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JOURNAL ARTICLE

3D structure of the natural tetrameric form of human butyrylcholinesterase as revealed by cryoEM, SAXS and MD

Konstantin M Boyko, Timur N Baymukhametov, Yury M Chesnokov, Michael Hons, Sofya V Lushchekina, Petr V Konarev, Alexey V Lipkin, Alexandre L Vasiliev, Patrick Masson, Vladimir O Popov, Michail V Kovalchuk
Biochimie 2018 October 29, 156: 196-205
30385318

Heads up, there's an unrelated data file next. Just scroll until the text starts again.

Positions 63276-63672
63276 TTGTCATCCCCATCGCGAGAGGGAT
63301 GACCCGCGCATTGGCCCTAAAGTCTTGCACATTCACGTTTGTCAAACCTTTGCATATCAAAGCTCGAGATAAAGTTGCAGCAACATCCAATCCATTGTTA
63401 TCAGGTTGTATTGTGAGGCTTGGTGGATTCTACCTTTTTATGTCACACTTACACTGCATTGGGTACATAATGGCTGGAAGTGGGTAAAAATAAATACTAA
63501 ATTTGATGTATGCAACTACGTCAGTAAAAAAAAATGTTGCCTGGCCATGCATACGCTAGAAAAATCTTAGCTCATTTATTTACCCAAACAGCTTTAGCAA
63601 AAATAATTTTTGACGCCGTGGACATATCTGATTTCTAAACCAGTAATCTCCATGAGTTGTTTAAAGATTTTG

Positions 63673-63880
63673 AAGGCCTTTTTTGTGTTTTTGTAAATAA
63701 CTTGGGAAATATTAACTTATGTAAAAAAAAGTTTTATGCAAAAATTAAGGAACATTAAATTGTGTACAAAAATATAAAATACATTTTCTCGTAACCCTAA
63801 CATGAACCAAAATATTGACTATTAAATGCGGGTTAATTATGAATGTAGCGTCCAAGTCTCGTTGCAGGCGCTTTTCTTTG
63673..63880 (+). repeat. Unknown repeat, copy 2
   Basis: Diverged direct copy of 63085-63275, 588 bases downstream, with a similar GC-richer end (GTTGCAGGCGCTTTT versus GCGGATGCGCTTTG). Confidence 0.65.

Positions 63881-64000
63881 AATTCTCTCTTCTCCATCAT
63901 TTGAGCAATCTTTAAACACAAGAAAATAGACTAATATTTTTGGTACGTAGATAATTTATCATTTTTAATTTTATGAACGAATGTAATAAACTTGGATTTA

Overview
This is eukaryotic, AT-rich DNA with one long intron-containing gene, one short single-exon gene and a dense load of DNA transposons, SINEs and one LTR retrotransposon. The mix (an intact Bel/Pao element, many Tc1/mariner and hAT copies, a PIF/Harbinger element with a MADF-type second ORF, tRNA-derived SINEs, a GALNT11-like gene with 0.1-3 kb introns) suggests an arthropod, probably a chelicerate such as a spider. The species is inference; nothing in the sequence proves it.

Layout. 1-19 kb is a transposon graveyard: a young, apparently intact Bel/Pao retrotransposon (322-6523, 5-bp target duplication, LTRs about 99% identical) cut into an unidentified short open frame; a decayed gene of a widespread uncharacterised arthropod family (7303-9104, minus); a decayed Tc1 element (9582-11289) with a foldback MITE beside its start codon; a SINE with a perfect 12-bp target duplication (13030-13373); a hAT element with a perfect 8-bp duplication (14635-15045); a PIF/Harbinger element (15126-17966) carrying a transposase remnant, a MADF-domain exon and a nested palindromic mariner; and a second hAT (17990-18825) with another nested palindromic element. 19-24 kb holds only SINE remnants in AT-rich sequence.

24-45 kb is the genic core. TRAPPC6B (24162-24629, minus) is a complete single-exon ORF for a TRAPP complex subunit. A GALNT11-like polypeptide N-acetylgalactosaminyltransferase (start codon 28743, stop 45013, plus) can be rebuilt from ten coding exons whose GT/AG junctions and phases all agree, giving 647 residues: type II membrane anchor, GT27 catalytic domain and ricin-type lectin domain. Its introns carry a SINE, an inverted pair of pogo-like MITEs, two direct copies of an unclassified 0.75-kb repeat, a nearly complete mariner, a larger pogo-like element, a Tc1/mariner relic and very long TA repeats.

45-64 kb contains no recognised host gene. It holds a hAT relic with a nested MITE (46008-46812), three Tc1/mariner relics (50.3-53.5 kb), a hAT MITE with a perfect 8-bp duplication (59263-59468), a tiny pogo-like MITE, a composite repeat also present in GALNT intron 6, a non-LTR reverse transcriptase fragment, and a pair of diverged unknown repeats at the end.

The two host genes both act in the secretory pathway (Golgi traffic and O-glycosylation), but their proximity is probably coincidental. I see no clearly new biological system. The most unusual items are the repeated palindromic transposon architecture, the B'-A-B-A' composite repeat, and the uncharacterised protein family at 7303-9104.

Human plasma butyrylcholinesterase (BChE) is an endogenous bioscavenger that hydrolyzes numerous medicamentous and poisonous esters and scavenges potent organophosphorus nerve agents. BChE is thus a marker for the diagnosis of OP poisoning. It is also considered a therapeutic target against Alzheimer's disease. Although the X-ray structure of a partially deglycosylated monomer of human BChE was solved 15 years ago, all attempts to determine the 3D structure of the natural full-length glycosylated tetrameric human BChE have been unsuccessful so far. Here, a combination of three complementary structural methods-single-particle cryo-electron microscopy, molecular dynamics and small-angle X-ray scattering-were implemented to elucidate the overall structural and spatial organization of the natural tetrameric human plasma BChE. A 7.6 Å cryoEM map clearly shows the major features of the enzyme: a dimer of dimers with a nonplanar monomer arrangement, in which the interconnecting super helix complex PRAD-(WAT)4 -peptide C-terminal tail is located in the center of the tetramer, nearly perpendicular to its plane, and is plunged deep between the four subunits. Molecular dynamics simulations allowed optimization of the geometry of the molecule and reconstruction of the structural features invisible in the cryoEM density, i.e., glycan chains and glycan interdimer contact areas, as well as intermonomer disulfide bridges at the C-terminal tail. Finally, SAXS data were used to confirm the consistency of the obtained model with the experimental data. The tetramer organization of BChE is unique in that the four subunits are joined at their C-termini through noncovalent contacts with a short polyproline-rich peptide. This tetramer structure could serve as a model for the design of highly stable glycosylated tetramers.

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